This morning, while taking a much needed detox bath, I found myself watching the bubbles at my feet crack into air like cells releasing fear. How this brought my mind to Keats, I cannot honestly tell you, but that is where it decided to go. My daughter tells me she gets her greatest ideas while she showers and bathes. I tell that’s because water is the keeper of memories and opens our awareness to what is stored inside.
Perhaps this is why the water surrounding my body opened my mind to Keats and his poem, “Ode on Grecian Urn.” I still have my copy from college, penciled with my notes. For a while, as I bathed, I thought about my obsession with the romantic poet, and how I had written my honor’s thesis about his love letters to Fanny Brawne. A few days ago I had come across the thesis while going through old things.
While I soaked in the tub, feeling the tension held inside my muscles give way to the warm water, my mind explored the young poet’s deeper search for love and truth. I thought about how many of Keats’ poems play with ideas greater than the death of the body he knew would lead to his early demise. The last lines of his famous poem, and the words he held within quotes, “‘Beauty is truth, truth is beauty,’ — that is all/ Ye know on earth, and all ye need to know” played out of the cells of my memory.
Below these words, I my college hand wrote the words, “truths are individual & not set & unchanging. What is beautiful to an individual is truth for that individual.” Considered to be one one of the most quoted lines of poetry, there is also much debate over what Keats meant by this statement about beauty and truth. My own interpretation, written many years ago, addresses the subjective nature of beauty and truth, but fails to delve into the deeper Truth of what the dying poet seemed to be striving for. Whether he knew this, or not, is also probably up for debate.
Yet there are clues in his earlier lines, that hints that he must have. Keats begins his famous poem with, “Thou still unravish’d bride of quietness,” then follows it with, “Thou foster-child of silence and slow time.” The poet appears to be yearning for a state that goes beyond the mortal mind. A state of truth, perhaps, that can be reached through “silence” and “slow time,” (or no-time). While Keats may have been referring to the immortality of death, he might also have been searching for it through life.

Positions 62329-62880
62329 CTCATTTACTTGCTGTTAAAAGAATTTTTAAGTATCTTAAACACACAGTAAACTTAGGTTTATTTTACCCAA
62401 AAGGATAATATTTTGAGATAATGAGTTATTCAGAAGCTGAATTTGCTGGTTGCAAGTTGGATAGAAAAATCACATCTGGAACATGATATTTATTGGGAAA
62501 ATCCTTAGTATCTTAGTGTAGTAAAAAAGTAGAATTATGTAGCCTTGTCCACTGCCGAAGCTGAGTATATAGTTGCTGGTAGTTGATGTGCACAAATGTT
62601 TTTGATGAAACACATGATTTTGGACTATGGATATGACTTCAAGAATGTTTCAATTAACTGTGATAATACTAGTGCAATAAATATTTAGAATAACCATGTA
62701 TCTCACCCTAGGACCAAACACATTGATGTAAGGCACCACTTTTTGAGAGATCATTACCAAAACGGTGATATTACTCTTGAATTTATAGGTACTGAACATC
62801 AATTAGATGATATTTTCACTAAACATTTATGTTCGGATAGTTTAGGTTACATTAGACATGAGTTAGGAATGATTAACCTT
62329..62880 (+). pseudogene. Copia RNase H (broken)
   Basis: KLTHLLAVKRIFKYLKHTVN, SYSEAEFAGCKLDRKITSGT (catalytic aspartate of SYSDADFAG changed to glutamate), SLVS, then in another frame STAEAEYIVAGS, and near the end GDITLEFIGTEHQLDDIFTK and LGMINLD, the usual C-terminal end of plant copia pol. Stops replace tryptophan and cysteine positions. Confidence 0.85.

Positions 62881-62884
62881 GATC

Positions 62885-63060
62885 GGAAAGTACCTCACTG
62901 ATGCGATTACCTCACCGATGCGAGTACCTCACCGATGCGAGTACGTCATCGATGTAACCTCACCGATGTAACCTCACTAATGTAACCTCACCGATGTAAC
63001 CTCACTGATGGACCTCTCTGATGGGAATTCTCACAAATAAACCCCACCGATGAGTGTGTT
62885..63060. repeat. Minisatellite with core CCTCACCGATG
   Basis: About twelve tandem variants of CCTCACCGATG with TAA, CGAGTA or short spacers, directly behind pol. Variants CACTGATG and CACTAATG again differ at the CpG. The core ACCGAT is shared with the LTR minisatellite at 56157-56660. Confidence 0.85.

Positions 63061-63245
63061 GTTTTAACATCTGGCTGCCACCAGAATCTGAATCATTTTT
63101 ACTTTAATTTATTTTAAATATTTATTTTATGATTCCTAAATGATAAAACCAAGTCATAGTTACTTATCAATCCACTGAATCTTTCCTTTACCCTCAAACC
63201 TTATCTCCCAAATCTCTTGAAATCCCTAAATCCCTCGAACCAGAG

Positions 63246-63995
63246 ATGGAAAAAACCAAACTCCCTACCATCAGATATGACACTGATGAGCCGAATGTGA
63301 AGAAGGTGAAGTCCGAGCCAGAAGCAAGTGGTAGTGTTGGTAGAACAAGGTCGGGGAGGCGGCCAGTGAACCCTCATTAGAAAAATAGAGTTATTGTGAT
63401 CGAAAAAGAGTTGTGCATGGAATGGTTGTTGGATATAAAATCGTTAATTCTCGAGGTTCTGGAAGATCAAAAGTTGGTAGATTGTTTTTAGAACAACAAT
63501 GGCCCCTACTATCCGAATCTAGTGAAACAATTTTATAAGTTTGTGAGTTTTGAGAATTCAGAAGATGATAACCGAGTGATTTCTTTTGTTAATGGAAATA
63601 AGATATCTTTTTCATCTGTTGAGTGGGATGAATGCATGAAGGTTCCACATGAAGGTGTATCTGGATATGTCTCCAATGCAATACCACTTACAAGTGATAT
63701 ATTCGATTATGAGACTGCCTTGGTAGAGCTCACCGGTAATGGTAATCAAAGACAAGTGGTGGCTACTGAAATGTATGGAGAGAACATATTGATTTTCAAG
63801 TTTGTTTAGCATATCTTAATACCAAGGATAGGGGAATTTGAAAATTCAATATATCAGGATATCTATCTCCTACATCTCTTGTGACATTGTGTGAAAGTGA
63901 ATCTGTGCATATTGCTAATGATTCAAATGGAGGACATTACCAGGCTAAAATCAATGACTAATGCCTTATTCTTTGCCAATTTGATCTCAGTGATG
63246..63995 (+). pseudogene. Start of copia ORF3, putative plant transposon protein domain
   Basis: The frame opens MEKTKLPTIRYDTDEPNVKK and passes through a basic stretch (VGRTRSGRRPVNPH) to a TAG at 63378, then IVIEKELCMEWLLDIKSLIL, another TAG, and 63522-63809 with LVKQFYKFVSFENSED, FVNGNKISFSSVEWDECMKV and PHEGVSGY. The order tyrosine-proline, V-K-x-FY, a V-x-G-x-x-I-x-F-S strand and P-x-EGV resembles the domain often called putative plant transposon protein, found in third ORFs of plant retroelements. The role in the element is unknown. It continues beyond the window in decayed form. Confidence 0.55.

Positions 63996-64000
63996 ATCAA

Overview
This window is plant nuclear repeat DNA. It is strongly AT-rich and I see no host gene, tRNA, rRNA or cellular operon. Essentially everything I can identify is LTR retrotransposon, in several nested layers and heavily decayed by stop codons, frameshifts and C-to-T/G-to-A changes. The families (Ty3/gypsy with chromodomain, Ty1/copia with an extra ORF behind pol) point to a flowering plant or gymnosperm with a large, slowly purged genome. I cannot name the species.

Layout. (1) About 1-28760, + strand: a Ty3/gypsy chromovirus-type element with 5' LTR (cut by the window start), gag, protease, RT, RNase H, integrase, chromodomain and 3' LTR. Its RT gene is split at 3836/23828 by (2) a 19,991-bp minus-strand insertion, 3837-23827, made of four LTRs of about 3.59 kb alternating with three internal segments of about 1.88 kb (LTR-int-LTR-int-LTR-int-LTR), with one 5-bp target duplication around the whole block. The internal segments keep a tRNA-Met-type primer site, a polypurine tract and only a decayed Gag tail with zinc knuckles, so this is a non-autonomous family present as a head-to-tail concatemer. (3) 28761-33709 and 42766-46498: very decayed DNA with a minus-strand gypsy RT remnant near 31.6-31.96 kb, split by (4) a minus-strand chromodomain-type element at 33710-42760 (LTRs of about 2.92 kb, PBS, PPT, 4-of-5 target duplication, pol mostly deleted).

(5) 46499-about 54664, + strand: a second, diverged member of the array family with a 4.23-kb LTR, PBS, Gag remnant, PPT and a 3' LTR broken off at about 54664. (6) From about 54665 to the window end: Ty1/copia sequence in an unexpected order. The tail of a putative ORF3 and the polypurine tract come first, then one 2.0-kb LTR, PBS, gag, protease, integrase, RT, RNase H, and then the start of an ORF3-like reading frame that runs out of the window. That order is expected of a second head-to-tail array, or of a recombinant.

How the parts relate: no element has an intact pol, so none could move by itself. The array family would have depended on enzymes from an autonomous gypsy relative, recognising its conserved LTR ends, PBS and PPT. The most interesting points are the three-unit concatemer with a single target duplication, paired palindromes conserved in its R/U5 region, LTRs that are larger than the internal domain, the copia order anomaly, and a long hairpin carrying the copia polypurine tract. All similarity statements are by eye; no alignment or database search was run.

Is this not the truth he speaks of in the last lines? A greater truth that surpasses the subjective and goes straight to the inherent beauty of Life, which I have capitalized because it extends beyond the death of the body? A state of knowing and awareness that can be reached when the chattering of the mind releases to stillness and the silent melody of the universe is reachable to the inner ears. “Heard melodies are sweet,” Keats writes, “but those unheard/ Are sweeter.” “Pipe to the spirit ditties of no tone,” he urges before he begins to lament the impermanence of life in all its earthly forms.
Is an urn not also a chalice of life, as well as a container of death? The very shape speaks of the womb. I’d like to think this is what Keats was trying to show us through his ode. That beneath the impermanence and subjectivity of truth and beauty, there always exists a greater, unchangeable Truth, which is inherently beautiful. I believe he, like many do, glimpsed it on the eve of his death. Yet, we need not be on the brink of death to reach this state, we need only to free the bound mind and listen to the Truth of the “unheard melodies” that sing though the heart. Then, perhaps, the impermanence of life will be easier for us to accept, as well as the subjective nature of truth.